The Dutch Senate reconvened once again to review its legislation model.
New Round of Official Debate
Yesterday, the finer points of the oft-delayed Remote Gambling Bill were re-opened for debate with many international operators eagerly awaiting a regulated Dutch market.
Previously approved in the Dutch House of Representatives, the bill reportedly made slight progress towards a Senate vote, which is the next step in the approvals process.
Inching Towards Majority Support
Gaming in Holland's live tweets from the Senate debate indicated the Remote Gambling Bill started to gain majority support in the upper house of the Dutch Parliament before a surprising twist took place that extended discussion late into the night.
In what some saw as a filibustering move, Senate lawmakers put forth three questions for Dutch Minister for Legal Protection and long-time regulation proponent Sander Dekker to provide written answers to regarding the re-organization of the nation’s gambling market.
The Tough Questions
The pointed questions included a specific explanation on definition of the term “illegal operator” and clarification of the legal basis upon which operators can be excluded from the local gambling market. The second question called upon Minister Dekker to present more stringent measures addressing gambling advertising on websites and social media define the legal basis upon which such measures could be implemented.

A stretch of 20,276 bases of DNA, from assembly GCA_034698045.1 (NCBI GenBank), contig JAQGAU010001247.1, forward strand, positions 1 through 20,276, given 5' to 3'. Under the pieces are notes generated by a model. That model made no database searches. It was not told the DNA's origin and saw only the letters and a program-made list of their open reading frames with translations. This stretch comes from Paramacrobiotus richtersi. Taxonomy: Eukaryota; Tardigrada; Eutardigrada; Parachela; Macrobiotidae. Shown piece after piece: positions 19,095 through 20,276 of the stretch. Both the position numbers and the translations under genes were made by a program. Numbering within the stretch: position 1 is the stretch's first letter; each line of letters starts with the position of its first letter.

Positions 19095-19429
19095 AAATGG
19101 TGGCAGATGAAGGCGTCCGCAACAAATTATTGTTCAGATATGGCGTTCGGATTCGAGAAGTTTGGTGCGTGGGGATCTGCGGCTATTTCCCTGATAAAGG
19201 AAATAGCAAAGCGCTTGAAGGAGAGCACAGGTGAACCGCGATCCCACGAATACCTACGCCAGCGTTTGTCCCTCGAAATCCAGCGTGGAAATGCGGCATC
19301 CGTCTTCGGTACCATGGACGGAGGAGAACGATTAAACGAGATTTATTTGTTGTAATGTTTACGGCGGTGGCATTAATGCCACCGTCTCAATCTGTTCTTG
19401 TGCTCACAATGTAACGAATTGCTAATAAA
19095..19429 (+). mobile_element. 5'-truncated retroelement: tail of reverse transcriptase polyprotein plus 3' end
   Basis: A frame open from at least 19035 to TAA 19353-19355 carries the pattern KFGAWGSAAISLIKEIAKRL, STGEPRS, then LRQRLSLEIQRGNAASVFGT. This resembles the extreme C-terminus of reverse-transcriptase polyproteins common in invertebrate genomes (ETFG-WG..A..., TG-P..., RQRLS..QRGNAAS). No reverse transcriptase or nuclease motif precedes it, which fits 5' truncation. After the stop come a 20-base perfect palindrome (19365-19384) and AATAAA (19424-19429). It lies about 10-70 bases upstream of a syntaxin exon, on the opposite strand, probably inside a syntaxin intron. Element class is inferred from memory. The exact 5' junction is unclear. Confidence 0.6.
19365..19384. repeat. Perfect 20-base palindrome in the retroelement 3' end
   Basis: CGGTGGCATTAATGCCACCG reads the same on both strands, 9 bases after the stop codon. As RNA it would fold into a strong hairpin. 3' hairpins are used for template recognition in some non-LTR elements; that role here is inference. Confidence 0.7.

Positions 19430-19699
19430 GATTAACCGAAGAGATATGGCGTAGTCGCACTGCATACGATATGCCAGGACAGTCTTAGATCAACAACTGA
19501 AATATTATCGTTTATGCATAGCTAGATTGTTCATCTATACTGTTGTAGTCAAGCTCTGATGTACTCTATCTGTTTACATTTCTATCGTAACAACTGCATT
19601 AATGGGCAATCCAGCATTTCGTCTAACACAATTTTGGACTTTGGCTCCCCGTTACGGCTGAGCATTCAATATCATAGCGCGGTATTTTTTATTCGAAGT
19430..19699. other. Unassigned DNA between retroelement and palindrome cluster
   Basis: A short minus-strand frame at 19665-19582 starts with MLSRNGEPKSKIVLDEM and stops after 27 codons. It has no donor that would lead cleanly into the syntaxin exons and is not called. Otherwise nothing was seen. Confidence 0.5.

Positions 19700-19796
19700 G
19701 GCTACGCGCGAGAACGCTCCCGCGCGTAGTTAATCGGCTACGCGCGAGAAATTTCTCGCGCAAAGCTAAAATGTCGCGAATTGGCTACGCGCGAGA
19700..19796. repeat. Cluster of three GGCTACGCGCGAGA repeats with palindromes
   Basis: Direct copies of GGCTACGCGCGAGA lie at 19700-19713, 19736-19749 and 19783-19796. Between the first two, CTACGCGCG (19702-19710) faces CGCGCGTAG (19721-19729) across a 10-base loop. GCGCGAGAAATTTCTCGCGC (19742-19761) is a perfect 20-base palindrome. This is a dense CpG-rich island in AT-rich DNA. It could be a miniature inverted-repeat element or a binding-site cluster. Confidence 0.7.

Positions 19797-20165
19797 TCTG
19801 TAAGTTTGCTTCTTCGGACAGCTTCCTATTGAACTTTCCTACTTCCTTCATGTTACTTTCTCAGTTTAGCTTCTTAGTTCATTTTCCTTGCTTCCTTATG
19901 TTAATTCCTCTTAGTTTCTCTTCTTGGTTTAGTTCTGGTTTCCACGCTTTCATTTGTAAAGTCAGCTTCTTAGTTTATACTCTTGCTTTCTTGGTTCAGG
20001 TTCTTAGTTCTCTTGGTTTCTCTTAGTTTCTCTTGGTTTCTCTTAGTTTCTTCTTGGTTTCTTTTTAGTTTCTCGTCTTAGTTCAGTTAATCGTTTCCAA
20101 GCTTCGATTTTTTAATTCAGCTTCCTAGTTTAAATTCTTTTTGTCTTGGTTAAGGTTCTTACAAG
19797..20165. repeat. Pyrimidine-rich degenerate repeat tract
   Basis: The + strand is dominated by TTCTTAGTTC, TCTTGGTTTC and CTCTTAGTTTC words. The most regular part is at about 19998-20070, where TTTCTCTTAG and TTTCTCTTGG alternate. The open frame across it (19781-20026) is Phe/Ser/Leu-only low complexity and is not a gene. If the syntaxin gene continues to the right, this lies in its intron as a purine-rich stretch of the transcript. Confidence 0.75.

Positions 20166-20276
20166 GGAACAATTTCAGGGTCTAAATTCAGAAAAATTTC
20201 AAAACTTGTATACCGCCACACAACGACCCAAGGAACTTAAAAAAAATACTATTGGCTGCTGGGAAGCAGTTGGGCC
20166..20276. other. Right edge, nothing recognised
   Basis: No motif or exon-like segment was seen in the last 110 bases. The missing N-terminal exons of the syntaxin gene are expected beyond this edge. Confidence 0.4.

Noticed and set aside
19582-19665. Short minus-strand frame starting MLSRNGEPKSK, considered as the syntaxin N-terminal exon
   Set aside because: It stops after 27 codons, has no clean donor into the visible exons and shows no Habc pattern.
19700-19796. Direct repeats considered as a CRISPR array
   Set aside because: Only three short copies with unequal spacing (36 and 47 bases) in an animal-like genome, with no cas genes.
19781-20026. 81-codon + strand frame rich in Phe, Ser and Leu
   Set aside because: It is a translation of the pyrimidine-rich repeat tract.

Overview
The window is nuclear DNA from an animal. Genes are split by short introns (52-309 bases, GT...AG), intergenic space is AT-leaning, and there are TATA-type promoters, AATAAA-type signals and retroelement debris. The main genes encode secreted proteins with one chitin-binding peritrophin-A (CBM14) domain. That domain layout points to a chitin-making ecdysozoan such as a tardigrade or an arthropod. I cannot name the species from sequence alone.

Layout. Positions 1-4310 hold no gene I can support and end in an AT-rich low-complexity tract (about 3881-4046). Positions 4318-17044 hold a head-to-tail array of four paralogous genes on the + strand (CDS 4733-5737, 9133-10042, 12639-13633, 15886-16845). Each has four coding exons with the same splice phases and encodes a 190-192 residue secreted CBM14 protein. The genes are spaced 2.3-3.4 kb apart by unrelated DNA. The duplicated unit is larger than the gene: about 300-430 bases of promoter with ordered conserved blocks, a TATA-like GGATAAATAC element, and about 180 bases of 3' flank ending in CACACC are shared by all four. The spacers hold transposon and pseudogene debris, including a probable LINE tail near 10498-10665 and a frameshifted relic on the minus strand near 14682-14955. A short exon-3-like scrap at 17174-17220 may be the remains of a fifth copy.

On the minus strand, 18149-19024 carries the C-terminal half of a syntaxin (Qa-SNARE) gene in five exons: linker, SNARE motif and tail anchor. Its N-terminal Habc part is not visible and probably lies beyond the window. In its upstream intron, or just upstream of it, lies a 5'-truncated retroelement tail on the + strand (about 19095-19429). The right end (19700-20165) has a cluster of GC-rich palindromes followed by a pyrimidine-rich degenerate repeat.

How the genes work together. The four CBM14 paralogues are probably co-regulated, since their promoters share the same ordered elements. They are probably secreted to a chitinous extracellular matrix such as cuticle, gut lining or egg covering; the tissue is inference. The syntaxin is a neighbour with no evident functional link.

The third question requires the Minister to point out the specific measures “grounded” in the Netherlands’ administrative law which would block illegal gambling websites once the market is reorganized, with all answers required by Friday, ostensibly for the bill to continue moving forward.
Senate Not Obstinate
This is not to suggest that the Senate is not willing to move forward, but the sense is that there are some more specific restrictions which the Senate specifically has in mind for regulating iGaming in the Netherlands.
More Senatorial Measures
It is rumoured the Senate will insist on further measures such as the introduction of a blackout period for companies that have already been servicing Dutch customers, with subjected companies prohibited from applying for and obtaining licenses from local regulators for a certain period of time as penalty for violating previous rules.
The Senate also is believed to be seeking to implement online advertising restrictions on regulated gambling services that apply as far as social media, which jibes with general trends across Europe right now.
The Senate is also seeking some kind of blocking provision requiring local Internet service providers to impose the block unlicensed sites.
Next Chance for Approval
The next discussion will come up in the Dutch Senate next Tuesday February 12th, at which time Minister Dekker’s written replies will be reviewed, along with the first possibility of a vote on the Remote Gambling Bill.